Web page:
"We've got a new, epic epilogue in store for ya... You sure you wanna skip this?"
    • All of the characters' individual Fate Episodes end with the narrator describing what they have learned, or wondering about their future in at least two paragraphs. But in Walder's Summer version, the narration gets cut mid-sentence, with Vyrn shouting "Hey! You're narrating yourself again!" It turns out Walder is doing his own version of it, only before the actual narration appears. But this time, it's only a single paragraph.
    • In Grand Blues! Comic #938, Clarisse is amused by Cagliostro's Cagliosled outfit, while saying "You're so cute you make me wanna Tweet!" Cagliosled later responds with "Tweet What?". The next panel is later an example of the Star Character Twitter template of Granblue.
  • Breather Episode:
    • Chapter 64 of the main quest. There are no battles to be done asides reading the scenario, and plotwise, the only thing that happens is the crew celebrating and talking about continuing the search for the sky map now that the Erste Empire has fallen.
    • Chapter 98 counts as well since there are no battles. The scenario covers the cast and their allies from both the Bestia and Groz Islands.
    • Event wise, "Welcome To Bistro Feendrache" is this to the rest of the Dragon Knights events due to it being strange but Lighter and Softer compared to the previous Dragon Knights events story-wise. It's even Lampshaded by the participating characters to be a good change of pace compared to the events that happened before in the Dragon Knights event stories.
  • Bribing Your Way to Victory: Granblue Fantasy operates a gacha lottery system for acquiring new characters and items, which you can purchase using either an in-game currency (Crystals) or real money.
    • If you have enough cash to draw 300 times from the same pool, the game throws you a bone and allows you to choose what item you get, albeit from a limited selection. And if you really have money to burn, you can exchange 150 Gold Moons (which can be obtained by drawing 150 duplicate SSR characters or buying them at a rate of one Gold Moon per month) for any item or summon in the entire game.
    • More direct samples include special tickets that can only be purchased with real money: such as the "Start Dash" that gives you a ticket to instantly obtain any character or summon you could pull at account creation; and the "Surprise Ticket", which lets you pull from almost any currently available character or summon. However, many of the top summons in the game (such as Lucifer, Bahamut, Shiva or Grand Order) explicitly cannot be obtained using these special tickets.
  • Brick Joke: A common theme among several comic strips of the Grand Blues! series. A joke will sometimes get continuations in future strips, along with a written reference to the strip number of the comic where the joke was previously mentioned or used. An example is given below:
    • Several strips feature Alec and Albert (two Lightning-users) in the Engine room, strapped to machines that drain electricity from them just to power up the Grandcypher. While this became a Running Gag every time the two appear in the comics, some characters wondered how they could help the duo. In a comic released during the "Bzzt! Amped-Up Summer" event, Orchid sneaks in an "electric eal" into the ship, and instead of having it disposed for being a potential threat, Vaseraga suggests replacing Alec and Albert with the electric eal. It worked, with the two finally free from the Engine Room, while the eal takes their place.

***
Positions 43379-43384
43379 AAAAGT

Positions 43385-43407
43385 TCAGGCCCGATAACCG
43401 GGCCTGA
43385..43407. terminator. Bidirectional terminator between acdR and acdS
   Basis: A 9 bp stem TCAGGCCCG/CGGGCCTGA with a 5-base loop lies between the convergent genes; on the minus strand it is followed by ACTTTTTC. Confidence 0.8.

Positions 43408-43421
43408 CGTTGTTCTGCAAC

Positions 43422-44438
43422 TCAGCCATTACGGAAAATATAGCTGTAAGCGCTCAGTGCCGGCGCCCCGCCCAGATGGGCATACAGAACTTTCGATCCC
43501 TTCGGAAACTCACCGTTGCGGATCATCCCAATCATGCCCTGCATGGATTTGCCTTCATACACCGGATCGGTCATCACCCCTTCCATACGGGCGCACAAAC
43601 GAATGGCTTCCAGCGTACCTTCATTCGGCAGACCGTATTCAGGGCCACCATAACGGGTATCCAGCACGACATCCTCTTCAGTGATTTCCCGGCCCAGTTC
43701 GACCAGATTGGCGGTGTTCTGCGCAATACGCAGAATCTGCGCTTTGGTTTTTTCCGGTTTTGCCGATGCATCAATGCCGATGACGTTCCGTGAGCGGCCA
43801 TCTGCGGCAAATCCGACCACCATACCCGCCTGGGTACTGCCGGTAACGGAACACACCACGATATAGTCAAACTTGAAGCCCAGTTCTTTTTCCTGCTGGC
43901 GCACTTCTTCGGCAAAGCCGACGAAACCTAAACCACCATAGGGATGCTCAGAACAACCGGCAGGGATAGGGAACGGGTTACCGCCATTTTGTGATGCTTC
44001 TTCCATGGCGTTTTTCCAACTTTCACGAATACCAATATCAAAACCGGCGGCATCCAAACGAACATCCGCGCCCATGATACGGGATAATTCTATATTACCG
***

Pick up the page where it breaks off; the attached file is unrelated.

• But Thou Must!:
    • Most dialogue options have little or no impact to the plot. As such, the player may be given two contradicting options, but in the instance when the player picks the "wrong" choice, either Vyrn or Lyria will correct the player so that the dialogue will continue to a single predefined outcome. Some dialogue options also play this trope straight, with the choices being synonymous or similar in thought and meaning.
    • In the "Detective Barawa: The Jewel Resort Incident", the detectives, Lyria, Vyrn, and the captain had to put together evidences and deduce possible outcomes when finding Vas. Should you pick the wrong answer, Sarya will simply mention that you have to try again while presenting the same choices. The dialogue tree will only continue if the correct answer is selected.
  • Call-Back:
    • After the crew subdues Leviathan early in the story, a portion of its power gets absorbed by Orchid. Later in Silverwind Stretch (around 50+ more chapters later), Orchid uses Leviathan's power to save some members of the crew who were separated by the avalanche.
    • In the Fate Episode of Lowain's Summer version, the trio are stalked by an Imperial Soldier whom they weren't able to identify at first, until a flashback explains that he is one of the guards Lowain defeated in his regular version's episode. The soldier's son was ashamed of his dad because of this incident, and the soldier simply wanted a payback so that his son will like him again. Lowain and his bros later staged a mock fight where the three of them are defeated by the soldier, following the latter's request.
  • Calling Your Attacks: A lot of characters shout their Charge Attack's names out loud. If it is a unique skill or a Signature Move, expect that it will also be called out as well.
  • The Cameo: For the first three examples, several characters who did not receive a summer version make an appearance in other summer characters' artwork. Other examples include characters from other franchises who appear in some Fate Episodes.
    • Heles' second artwork depicts Seruel rubbing sunscreen on her.